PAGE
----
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Watching and Listening in Turkey

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By Christian I.C., YES Abroad 2013-2014, Turkey

A lot of us came to Turkey this year with no knowledge of the language. Although we are all young adults, in essence we have been reverted back to children. Watching and listening are basically all I can do nowadays, when I am not saying basic phrases, or asking what the word for an object is.

Just by watching I have learned how the members of this culture interact with each other. Gestures and body language have become my fifth unofficial language. I have noticed that when a person blinks their eyes and quickly nods their head, it means “yes.” Instead of saying "no," you can simply suck your teeth. A “hello” can be said with only the wink of an eye. Acts of kindness are common every day by the people I meet here in Kayseri, Turkey. During my first day of school, students bought me tea and snacks, just out generosity.

Often, I sit with my host mom in the kitchen and she teaches me the words of everyday kitchen items, or how to pronounce something correctly. When I use the correct word for an object, or pronounce a phrase correctly, she blinks her eyes and quickly nods --an approval without saying a word.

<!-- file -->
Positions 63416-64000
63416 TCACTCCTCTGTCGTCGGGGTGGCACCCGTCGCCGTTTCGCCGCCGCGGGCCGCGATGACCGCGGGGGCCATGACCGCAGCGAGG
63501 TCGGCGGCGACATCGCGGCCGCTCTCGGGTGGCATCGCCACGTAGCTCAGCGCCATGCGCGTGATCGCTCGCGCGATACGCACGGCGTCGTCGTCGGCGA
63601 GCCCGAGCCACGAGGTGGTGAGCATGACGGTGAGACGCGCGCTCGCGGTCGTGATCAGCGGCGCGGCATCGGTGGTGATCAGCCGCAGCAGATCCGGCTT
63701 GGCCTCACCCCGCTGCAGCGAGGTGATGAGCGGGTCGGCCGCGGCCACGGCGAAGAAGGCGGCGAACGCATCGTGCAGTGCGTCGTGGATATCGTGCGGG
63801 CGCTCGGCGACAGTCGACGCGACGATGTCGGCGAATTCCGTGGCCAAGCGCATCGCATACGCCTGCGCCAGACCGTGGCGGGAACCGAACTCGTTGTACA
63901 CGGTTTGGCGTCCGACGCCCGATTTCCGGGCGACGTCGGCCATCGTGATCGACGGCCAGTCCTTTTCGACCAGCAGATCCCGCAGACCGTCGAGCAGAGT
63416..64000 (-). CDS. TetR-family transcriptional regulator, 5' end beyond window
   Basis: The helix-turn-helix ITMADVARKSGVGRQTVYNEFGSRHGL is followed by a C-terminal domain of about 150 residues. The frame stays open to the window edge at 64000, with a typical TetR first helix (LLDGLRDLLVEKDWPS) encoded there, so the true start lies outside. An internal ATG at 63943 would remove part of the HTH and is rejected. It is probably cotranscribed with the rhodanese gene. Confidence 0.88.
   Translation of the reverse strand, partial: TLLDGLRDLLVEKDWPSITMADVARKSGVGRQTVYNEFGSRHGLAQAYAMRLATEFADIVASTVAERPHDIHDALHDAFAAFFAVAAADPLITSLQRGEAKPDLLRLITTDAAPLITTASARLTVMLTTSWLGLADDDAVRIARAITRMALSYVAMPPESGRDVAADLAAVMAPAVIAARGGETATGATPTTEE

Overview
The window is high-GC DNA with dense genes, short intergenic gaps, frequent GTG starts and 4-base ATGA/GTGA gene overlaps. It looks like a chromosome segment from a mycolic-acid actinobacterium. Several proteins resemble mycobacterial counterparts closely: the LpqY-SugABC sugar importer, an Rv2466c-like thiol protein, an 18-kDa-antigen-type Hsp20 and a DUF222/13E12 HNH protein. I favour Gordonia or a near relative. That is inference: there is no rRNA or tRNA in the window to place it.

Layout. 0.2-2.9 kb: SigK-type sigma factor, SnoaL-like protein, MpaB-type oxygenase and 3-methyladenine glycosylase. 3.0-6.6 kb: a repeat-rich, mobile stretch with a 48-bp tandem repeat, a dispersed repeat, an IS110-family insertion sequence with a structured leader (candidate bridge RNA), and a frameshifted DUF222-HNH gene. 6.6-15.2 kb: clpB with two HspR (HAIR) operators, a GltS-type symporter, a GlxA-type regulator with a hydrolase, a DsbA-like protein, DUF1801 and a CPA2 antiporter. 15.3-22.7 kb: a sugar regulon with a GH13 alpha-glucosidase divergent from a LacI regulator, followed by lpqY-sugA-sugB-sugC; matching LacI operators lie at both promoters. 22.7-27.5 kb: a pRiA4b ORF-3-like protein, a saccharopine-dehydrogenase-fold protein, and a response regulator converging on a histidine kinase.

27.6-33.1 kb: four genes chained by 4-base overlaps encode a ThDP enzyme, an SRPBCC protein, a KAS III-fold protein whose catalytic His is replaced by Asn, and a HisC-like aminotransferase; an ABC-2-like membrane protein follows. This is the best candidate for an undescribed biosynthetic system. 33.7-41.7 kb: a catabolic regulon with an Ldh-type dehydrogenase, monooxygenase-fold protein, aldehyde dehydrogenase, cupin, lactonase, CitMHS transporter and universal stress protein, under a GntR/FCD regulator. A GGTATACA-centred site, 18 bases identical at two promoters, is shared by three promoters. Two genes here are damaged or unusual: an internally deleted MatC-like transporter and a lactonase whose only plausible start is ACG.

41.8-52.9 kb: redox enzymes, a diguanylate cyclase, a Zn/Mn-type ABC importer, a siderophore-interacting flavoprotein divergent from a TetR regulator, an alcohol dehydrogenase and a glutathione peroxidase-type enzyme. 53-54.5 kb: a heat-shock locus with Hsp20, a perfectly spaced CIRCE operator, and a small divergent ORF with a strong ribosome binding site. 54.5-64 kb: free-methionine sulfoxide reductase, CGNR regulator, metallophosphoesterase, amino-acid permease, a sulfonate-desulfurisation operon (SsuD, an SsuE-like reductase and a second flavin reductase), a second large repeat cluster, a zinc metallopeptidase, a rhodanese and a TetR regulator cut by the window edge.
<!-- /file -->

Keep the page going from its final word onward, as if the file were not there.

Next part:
Expressing yourself in Turkey is quite different than in the US. Saying "no" in Turkey will not be taken as an absolute, however, if you suck your teeth, no means “no” in the US context. I have said "hayır, teşekkürler," or “no, thank you” when asked if I wanted more food, but somehow food appears on my plate. Now I’ve learned that I must suck my teeth if I am certain that I do not want more food.

Winking is a common form of communication in Turkey. I have been winked at in school, on the street, and at home by every type of person --men, women, children, the elderly, and the young. The wink in Kayseri, Turkey indicates the equivalent of a quick “hello” or a smile in the US.

Another act of kindness is buying a drink or snack for someone. I often ask my classmates why they buy things for me and they say "Benim arkadaşim," or “you are my friend,” and that’s a great reason for me. I have returned the favor numerous times and have repeated the same words that were spoken to me.

I have only been in Kayseri, Turkey for two weeks and I am surprised at the new things I have learned each day. My YES Abroad exchange year in Turkey has only begun and I am looking forward to what this year has to offer.